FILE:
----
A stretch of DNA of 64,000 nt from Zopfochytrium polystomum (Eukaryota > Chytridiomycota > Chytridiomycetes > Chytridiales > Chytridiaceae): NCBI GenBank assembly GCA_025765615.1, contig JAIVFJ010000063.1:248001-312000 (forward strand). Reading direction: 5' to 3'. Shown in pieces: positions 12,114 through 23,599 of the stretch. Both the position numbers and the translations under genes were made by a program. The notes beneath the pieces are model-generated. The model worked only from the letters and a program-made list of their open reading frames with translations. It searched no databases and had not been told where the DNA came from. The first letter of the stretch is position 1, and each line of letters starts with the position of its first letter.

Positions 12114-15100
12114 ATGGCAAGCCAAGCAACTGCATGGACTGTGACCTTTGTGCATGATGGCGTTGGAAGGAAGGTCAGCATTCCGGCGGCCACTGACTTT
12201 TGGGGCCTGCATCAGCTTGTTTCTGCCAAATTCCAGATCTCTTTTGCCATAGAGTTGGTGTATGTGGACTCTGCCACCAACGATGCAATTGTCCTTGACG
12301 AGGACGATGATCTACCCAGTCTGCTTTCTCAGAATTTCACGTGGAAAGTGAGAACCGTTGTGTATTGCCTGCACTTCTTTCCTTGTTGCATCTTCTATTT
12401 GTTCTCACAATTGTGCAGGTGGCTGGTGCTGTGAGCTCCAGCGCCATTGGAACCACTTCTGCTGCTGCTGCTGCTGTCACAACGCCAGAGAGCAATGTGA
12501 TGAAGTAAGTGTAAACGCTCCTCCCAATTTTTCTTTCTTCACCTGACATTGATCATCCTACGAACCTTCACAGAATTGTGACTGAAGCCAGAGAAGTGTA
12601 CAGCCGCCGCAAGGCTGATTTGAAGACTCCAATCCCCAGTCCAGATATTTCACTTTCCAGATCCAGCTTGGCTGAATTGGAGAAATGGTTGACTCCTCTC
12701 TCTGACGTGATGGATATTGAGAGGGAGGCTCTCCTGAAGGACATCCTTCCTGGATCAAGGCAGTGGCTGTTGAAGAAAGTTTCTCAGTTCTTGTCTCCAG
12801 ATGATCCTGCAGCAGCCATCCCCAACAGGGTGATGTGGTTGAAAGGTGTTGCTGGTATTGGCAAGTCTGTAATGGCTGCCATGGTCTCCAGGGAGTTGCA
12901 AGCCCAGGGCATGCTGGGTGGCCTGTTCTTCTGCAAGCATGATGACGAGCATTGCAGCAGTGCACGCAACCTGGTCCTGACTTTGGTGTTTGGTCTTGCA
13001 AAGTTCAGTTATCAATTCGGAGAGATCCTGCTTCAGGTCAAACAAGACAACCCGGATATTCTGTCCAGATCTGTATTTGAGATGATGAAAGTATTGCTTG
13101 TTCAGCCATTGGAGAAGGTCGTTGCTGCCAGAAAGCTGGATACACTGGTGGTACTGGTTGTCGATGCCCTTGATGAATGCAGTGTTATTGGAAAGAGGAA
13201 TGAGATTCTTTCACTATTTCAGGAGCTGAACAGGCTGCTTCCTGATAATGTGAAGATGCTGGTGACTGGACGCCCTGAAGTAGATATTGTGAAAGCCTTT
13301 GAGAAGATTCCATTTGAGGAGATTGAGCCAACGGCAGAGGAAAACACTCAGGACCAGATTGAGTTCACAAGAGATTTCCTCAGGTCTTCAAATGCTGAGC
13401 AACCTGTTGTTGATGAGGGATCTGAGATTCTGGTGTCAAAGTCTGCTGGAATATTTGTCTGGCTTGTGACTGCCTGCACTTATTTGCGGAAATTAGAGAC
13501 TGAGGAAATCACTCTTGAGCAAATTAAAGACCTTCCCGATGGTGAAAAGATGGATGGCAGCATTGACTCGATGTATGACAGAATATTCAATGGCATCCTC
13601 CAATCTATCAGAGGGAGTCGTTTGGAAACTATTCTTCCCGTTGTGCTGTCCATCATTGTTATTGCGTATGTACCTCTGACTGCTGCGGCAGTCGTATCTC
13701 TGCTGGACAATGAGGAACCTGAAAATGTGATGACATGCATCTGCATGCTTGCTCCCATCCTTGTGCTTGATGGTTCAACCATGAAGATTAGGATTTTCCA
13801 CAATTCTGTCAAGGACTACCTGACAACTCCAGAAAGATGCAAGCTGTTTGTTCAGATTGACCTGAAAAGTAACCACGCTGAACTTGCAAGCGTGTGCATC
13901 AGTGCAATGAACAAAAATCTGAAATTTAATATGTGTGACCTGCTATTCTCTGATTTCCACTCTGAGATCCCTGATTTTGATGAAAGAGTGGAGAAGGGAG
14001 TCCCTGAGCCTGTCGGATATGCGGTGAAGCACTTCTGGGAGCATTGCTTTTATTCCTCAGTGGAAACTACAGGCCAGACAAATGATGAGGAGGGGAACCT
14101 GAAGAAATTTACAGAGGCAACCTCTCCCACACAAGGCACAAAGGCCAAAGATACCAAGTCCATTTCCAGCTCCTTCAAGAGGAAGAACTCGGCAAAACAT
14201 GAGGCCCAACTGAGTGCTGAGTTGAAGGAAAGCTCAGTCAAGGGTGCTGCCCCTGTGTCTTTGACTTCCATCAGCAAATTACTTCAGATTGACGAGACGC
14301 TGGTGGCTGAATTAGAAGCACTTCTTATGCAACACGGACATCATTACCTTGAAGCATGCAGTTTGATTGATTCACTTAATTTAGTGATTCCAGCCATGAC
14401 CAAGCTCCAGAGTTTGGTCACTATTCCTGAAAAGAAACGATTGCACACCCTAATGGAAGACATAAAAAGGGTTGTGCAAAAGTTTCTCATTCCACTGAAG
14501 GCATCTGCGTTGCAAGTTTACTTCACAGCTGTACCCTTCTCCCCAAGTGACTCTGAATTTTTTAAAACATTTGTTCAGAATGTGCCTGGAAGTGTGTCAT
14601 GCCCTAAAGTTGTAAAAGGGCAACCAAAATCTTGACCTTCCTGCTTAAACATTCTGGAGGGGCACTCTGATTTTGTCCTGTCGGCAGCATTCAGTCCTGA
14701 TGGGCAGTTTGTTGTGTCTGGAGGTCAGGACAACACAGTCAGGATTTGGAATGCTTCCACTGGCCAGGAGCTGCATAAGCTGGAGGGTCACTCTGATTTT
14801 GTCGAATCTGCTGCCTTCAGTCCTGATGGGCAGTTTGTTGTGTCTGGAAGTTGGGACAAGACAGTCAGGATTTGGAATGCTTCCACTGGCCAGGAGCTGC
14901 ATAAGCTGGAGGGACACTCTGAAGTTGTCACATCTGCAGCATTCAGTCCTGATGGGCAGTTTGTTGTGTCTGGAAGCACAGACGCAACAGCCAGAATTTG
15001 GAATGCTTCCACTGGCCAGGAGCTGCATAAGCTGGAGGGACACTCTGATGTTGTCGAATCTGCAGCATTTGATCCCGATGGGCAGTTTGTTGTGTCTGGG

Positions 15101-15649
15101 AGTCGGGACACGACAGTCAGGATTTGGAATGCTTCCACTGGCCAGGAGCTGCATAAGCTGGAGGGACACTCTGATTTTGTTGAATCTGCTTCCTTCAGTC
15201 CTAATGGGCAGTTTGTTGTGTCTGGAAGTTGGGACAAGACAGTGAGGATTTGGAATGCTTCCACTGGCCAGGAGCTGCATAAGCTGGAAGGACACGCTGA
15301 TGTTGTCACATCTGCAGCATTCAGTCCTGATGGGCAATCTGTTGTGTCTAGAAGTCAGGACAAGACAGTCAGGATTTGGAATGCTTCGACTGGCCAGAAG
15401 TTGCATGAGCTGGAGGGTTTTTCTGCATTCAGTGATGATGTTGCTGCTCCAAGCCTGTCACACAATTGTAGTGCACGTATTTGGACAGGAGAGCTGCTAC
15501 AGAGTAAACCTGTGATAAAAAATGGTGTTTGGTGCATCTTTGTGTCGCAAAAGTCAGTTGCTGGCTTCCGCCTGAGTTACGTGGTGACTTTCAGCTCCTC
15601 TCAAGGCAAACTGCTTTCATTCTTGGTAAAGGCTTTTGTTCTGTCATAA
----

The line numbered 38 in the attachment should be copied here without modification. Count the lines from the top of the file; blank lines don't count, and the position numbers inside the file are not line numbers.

15501 AGAGTAAACCTGTGATAAAAAATGGTGTTTGGTGCATCTTTGTGTCGCAAAAGTCAGTTGCTGGCTTCCGCCTGAGTTACGTGGTGACTTTCAGCTCCTC